Tuesday, 20 February 2018

Sumatra's Mt. Sinabung erupts

Mount Sinaborg Volcano ERUPTS in Indonesia as Terrified Children Flee for their lives

19 February, 2018

The Mount Sinabung volcano in Karo Regency, North Sumatra, Indonesia, erupted in terrifying fashion Monday morning around 7:00 AM eastern US time.  Within seconds, a plume of fire, gas and ash shot well over 5 kilometers into the air.

More ominously, horrifying pyroclastic flows were sent hurling down the volcano toward local villages and the school shown in the photo above.

A pyroclastic flow  is a fast-moving current of hot gas and volcanic matter  that moves away from a volcano reaching speeds of up to 700 km/h (430 mph).The gases can reach temperatures of about 1,000 °C (1,830 °F).

If that ash comes into contact with a human, the person disintegrates in seconds.

The explosion was so forceful and frightening, it sent the school children out of the building and into the street crying in fear as they watched the deadly gray clouds come closer and closer to them.

Sumatra is a large island in western Indonesia that is part of the Sunda Islands. It is the largest island that is located entirely in Indonesia (after Borneo and New Guinea, which are shared between Indonesia and other countries) and the sixth-largest island in the world at 473,481 Sq. km (not including adjacent islands such as the Riau Islands and Bangka Belitung Islands). Map below.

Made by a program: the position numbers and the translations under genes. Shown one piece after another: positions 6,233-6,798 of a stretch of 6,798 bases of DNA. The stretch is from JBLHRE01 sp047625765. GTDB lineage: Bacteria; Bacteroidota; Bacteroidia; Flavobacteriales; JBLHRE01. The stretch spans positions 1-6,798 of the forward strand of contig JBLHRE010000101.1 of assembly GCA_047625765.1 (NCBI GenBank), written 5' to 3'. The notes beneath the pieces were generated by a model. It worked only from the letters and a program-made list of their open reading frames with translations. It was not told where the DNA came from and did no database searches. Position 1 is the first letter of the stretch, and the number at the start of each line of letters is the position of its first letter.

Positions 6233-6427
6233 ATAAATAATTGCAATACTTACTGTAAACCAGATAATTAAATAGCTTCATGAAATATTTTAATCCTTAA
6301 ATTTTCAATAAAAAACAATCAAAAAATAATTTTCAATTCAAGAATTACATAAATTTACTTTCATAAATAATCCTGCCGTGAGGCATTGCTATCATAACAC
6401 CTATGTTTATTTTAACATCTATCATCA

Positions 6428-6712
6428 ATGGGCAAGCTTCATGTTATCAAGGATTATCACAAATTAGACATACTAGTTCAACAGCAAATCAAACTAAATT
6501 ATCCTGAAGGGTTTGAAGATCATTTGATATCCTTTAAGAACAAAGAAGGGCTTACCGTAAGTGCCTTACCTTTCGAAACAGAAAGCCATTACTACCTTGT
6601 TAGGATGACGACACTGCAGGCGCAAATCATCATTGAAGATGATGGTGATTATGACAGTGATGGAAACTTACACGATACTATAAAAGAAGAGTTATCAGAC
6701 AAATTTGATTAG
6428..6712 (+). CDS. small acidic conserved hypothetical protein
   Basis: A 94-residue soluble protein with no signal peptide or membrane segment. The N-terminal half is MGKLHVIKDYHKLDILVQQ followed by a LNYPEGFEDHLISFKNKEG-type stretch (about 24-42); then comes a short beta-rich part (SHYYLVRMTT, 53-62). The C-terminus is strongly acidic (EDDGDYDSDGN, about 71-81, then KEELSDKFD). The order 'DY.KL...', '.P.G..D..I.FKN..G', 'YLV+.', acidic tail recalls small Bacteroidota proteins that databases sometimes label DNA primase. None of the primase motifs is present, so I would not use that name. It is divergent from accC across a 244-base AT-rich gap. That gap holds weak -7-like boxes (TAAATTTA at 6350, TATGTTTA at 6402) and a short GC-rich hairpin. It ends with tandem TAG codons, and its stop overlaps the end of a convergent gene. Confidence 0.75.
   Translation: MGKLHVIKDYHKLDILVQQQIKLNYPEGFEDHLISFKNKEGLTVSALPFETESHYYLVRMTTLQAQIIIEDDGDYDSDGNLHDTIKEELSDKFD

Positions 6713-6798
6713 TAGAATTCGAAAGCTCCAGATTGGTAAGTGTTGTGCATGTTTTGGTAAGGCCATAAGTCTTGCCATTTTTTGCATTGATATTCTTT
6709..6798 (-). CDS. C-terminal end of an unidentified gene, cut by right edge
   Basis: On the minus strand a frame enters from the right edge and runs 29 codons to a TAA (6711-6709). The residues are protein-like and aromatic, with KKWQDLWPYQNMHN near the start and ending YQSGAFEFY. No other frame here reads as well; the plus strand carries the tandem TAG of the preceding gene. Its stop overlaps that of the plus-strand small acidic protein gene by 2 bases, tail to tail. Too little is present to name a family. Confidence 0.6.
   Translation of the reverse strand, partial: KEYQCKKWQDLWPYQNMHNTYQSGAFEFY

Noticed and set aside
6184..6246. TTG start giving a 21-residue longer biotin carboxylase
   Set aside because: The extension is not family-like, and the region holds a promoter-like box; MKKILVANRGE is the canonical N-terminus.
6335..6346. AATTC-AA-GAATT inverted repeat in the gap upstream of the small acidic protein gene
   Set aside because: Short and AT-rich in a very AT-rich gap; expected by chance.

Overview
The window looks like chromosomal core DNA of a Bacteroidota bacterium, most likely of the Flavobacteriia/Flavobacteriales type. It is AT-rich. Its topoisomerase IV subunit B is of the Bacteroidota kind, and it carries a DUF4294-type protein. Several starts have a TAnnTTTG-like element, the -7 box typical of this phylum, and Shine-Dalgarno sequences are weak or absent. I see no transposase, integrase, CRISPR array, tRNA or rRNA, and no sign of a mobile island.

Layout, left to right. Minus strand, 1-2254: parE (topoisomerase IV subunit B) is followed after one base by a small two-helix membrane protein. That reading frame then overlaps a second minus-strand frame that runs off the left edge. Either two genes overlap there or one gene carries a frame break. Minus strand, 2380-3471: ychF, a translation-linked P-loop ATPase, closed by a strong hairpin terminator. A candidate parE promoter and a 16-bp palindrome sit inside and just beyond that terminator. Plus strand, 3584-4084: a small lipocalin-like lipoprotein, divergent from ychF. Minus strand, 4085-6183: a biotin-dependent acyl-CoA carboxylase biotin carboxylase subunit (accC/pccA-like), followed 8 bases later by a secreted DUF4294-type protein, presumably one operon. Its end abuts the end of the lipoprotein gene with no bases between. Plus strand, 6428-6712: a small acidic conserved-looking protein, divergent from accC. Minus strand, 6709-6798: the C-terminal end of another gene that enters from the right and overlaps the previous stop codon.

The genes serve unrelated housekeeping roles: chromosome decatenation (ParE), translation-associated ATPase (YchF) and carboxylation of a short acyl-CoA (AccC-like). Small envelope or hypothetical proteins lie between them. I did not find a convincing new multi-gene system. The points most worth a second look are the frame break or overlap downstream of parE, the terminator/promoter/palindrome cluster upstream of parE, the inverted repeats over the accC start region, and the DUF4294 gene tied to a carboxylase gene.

The island sits among the Pacific "Ring of Fire" the most seismically active region of planet Earth.

The volcano gave no warning before this morning's spectacular eruption which shot billowing columns of ash more than 16,400 feet into the atmosphere and hot clouds down its slopes on Monday. There were no fatalities or injuries from the morning eruption, the National Disaster Mitigation Agency said.

The volcano, one of three currently erupting in Indonesia, was dormant for four centuries before exploding in 2010, killing two people. Another eruption in 2014 killed 16 people, while seven died in a 2016 eruption.

Disaster agency spokesman Sutopo Purwo Nugroho said hot ash clouds traveled as far as 16,000 feet southward.

The regional volcanic ash advisory center in Darwin, Australia, issued a "red notice" to airlines.

Some 30,000 people have been forced to leave homes around the mountain in the past few years.

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